ISSUES RAISED: Workers at Gladstone Hospital hold a meeting over workload, safety and security concerns.
ISSUES RAISED: Workers at Gladstone Hospital hold a meeting over workload, safety and security concerns. Matt Harris

Gladstone Hospital staff hit breaking point

IT'S an issue that's been simmering for "18 months to two years" and it's likely to come to a head next week when union and CQ Health representatives meet regarding work conditions at Gladstone Hospital.

Operational staff including cleaners, caterers, ward persons, security and administration staff attended a meeting in front of the hospital on Thursday morning facilitated by representatives from the Australian Workers Union and Together.

Workers have raised issues regarding workloads, safety and security at the hospital.

Workers at Gladstone Hospital protest over workload, safety and security concerns.
Workers at Gladstone Hospital protest over workload, safety and security concerns. Matt Harris

Union representatives claim they've stated these issues to management on several occasions at its monthly consultative forum but say they have fallen on deaf ears.

AWU representative Tony Beers said Thursday's meeting came as a result of hospital management failing to recognise and deal with complaints over front-line services.

"The reality for workers here is that they've been up against it for a long time," Mr Beers said.

"The needs of the community have grown and as a consequence of that they are putting on more services in the clinical areas - specialists and nursing - but are failing to deal with the most fundamental front-line services of catering, cleaning, ward persons and all those other services that fit in when someone attends the hospital.

"All the things administration staff do, they haven't increased the number of workers to do it."

 

AWU representative Tony Beers at Gladstone Hospital.
AWU representative Tony Beers at Gladstone Hospital. Matt Harris

Central Queensland Hospital and Health Service chief executive Steve Williamson said Gladstone Hospital had increased its full-time equivalent of operational staff by 16.1 per cent since June 30, 2016.

"The increasing demands on our staff are continually monitored and assessed as we grow our services," Mr Williamson said.

"CQ Health is aware of some current workload concerns and is working with staff and unions to address them.

"A meeting between health service and union representatives will be held in Gladstone on Tuesday to identify all outstanding issues, including any unresolved workload issues, and develop a clear action plan."

 

CQHHS chief executive Steve Williamson.
CQHHS chief executive Steve Williamson. Allan Reinikka ROK120117awilliam

Mr Williamson also stated "two specific joint management and union consultative forums exist to consider issues relating to administrative and operational matters".

"From time to time, workload issues have been raised at that forum and largely these are addressed as they are raised," he said.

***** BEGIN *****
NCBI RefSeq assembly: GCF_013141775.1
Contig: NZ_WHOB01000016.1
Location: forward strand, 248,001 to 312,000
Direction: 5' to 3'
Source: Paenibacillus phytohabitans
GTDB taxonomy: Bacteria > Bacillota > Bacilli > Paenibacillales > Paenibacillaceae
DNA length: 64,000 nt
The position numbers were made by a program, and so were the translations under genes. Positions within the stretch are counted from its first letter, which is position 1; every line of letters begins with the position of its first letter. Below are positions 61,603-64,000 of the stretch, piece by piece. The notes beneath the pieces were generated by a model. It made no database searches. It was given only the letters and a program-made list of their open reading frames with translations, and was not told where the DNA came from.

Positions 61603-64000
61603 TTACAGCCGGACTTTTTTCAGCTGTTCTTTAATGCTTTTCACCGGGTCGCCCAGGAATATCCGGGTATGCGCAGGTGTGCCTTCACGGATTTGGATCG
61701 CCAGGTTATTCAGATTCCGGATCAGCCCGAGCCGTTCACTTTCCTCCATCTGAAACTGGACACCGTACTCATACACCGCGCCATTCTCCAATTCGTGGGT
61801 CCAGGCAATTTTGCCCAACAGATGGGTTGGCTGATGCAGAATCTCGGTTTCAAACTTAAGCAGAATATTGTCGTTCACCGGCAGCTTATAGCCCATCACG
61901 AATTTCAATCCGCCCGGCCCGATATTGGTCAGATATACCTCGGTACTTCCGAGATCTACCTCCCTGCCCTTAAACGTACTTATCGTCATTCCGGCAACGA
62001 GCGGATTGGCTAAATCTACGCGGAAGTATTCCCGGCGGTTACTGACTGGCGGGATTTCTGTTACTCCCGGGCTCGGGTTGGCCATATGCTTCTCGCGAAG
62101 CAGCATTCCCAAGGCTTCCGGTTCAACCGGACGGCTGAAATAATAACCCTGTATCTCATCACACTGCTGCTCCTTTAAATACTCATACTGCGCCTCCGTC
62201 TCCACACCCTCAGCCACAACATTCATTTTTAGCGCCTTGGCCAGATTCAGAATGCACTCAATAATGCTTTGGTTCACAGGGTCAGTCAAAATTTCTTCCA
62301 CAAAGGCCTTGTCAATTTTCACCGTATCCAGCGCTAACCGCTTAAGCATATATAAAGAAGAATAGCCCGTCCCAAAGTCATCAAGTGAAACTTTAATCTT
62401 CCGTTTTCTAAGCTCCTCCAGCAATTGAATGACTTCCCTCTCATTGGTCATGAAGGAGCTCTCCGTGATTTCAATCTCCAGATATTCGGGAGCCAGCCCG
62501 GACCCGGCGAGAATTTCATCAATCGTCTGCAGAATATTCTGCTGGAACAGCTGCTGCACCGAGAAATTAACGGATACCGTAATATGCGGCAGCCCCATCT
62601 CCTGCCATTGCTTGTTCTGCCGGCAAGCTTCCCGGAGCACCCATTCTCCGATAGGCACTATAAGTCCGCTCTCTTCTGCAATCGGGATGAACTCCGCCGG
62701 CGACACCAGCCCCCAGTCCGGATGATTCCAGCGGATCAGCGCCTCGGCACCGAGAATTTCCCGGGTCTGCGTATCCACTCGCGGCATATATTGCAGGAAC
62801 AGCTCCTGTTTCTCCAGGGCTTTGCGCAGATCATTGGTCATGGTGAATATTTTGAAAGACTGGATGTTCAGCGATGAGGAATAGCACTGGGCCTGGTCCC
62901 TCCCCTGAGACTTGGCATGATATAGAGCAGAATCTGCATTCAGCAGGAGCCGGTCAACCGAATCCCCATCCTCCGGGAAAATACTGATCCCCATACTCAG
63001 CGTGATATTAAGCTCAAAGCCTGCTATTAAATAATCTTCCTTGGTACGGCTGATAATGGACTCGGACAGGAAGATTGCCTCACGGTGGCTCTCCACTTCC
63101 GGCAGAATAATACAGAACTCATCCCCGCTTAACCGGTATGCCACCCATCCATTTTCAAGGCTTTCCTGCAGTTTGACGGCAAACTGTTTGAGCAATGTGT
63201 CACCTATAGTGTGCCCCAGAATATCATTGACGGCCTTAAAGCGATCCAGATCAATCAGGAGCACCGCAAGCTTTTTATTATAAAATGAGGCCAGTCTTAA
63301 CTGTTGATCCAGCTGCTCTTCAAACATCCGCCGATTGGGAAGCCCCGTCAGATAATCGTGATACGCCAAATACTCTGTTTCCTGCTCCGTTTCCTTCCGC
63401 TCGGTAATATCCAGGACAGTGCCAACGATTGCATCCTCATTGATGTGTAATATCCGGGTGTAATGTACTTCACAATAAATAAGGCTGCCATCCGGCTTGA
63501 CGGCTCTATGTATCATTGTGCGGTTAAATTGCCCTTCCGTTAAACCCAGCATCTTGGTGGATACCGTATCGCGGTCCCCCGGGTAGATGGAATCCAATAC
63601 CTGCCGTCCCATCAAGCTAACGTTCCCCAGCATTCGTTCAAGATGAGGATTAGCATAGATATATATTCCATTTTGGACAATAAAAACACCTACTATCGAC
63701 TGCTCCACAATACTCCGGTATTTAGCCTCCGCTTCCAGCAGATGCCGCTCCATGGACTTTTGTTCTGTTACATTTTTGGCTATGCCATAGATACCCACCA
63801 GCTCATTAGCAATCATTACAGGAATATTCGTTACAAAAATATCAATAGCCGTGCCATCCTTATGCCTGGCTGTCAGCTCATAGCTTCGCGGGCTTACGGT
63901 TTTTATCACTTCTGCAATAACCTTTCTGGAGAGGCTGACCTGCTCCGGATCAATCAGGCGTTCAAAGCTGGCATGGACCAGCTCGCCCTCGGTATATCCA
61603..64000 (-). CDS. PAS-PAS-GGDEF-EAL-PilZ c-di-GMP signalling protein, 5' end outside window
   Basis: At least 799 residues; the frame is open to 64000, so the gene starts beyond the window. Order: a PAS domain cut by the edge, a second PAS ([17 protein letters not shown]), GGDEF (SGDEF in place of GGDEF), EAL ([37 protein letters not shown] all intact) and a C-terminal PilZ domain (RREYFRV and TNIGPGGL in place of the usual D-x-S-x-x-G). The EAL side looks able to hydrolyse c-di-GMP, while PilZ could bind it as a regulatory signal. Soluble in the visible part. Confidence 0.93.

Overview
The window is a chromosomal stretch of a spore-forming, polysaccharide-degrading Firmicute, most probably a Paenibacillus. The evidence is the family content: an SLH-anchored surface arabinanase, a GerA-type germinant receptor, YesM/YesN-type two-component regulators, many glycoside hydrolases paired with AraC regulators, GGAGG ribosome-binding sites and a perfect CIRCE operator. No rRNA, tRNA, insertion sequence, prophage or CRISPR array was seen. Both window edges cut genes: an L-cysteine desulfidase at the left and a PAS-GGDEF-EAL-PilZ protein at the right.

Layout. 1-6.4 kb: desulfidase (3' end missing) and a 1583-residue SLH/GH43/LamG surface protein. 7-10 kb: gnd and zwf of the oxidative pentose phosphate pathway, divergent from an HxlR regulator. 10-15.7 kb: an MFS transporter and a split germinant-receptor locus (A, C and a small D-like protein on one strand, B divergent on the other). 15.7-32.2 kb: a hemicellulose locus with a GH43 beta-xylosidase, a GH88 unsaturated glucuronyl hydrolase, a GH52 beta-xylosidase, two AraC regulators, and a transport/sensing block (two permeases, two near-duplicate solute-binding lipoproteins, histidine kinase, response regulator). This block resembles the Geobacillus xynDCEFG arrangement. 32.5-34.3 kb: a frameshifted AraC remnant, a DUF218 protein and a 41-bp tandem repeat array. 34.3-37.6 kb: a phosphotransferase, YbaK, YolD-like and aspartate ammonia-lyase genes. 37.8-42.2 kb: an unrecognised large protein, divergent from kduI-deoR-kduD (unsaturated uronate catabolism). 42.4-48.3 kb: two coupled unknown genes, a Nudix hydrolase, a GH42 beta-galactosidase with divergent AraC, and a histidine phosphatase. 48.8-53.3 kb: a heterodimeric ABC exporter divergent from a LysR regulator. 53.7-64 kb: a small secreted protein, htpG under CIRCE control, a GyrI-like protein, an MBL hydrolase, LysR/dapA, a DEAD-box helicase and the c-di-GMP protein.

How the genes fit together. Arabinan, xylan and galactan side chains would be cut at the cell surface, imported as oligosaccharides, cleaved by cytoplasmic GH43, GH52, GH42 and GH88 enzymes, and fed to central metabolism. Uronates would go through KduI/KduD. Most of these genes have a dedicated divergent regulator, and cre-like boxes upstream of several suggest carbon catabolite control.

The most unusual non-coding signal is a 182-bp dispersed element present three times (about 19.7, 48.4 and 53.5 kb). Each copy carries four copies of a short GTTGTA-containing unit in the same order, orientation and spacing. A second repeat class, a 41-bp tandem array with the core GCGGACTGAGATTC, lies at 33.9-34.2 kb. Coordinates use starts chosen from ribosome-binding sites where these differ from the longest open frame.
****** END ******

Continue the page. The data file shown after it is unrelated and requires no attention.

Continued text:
"As chief executive my greatest priorities are firstly to deliver great care across Central Queensland and secondly to ensure our staff have the right support and the right tools to deliver that great care."

STAFF WALKOUT THE LAST RESORT

THE Together union is hopeful a resolution can be reached between CQ Health and Gladstone Hospital operational staff over pay and work conditions in an effort to avoid a staff walkout.

Together regional organiser Ashleigh Saunders said there were not only concerns over the physical safety of staff at the hospital but also fears for their mental wellbeing.

"Our members have phenomenal workloads and I think there is an emphasis in a hospital setting that it's mainly doctors and nurses that carry the load," she said.

"But if our members don't make sure a chart is in the right place, at the right time, it could mean the difference between removing a right kidney or a left kidney."

 

Together regional organiser Ashleigh Saunders with AWU representative Tony Beers at Gladstone Hospital.
Together regional organiser Ashleigh Saunders with AWU representative Tony Beers at Gladstone Hospital. Matt Harris

Ms Saunders and AWU representative Tony Beers would not rule out worker walkouts if staff issues weren't addressed.

"We have an obligation to make sure our members are safe," Ms Saunders asked.

"It was really hard for them to stop what they were doing (Thursday) morning and come here because it meant their workload gets bigger and it's a caring environment and they don't want to impact patients."

CQ Health boss Steve Williamson said the department was "committed to building a great place to work and supporting staff to provide a top-quality health service to the community".

"This is reflected in our recruitment successes where we are hiring more doctors, nurses, midwives and mental health clinicians," he said.

"We recognise that the extra services these additional clinicians will provide will need support staff to help in their delivery.

"I am very proud of the work our team in Gladstone does every day to provide great health care to their community."



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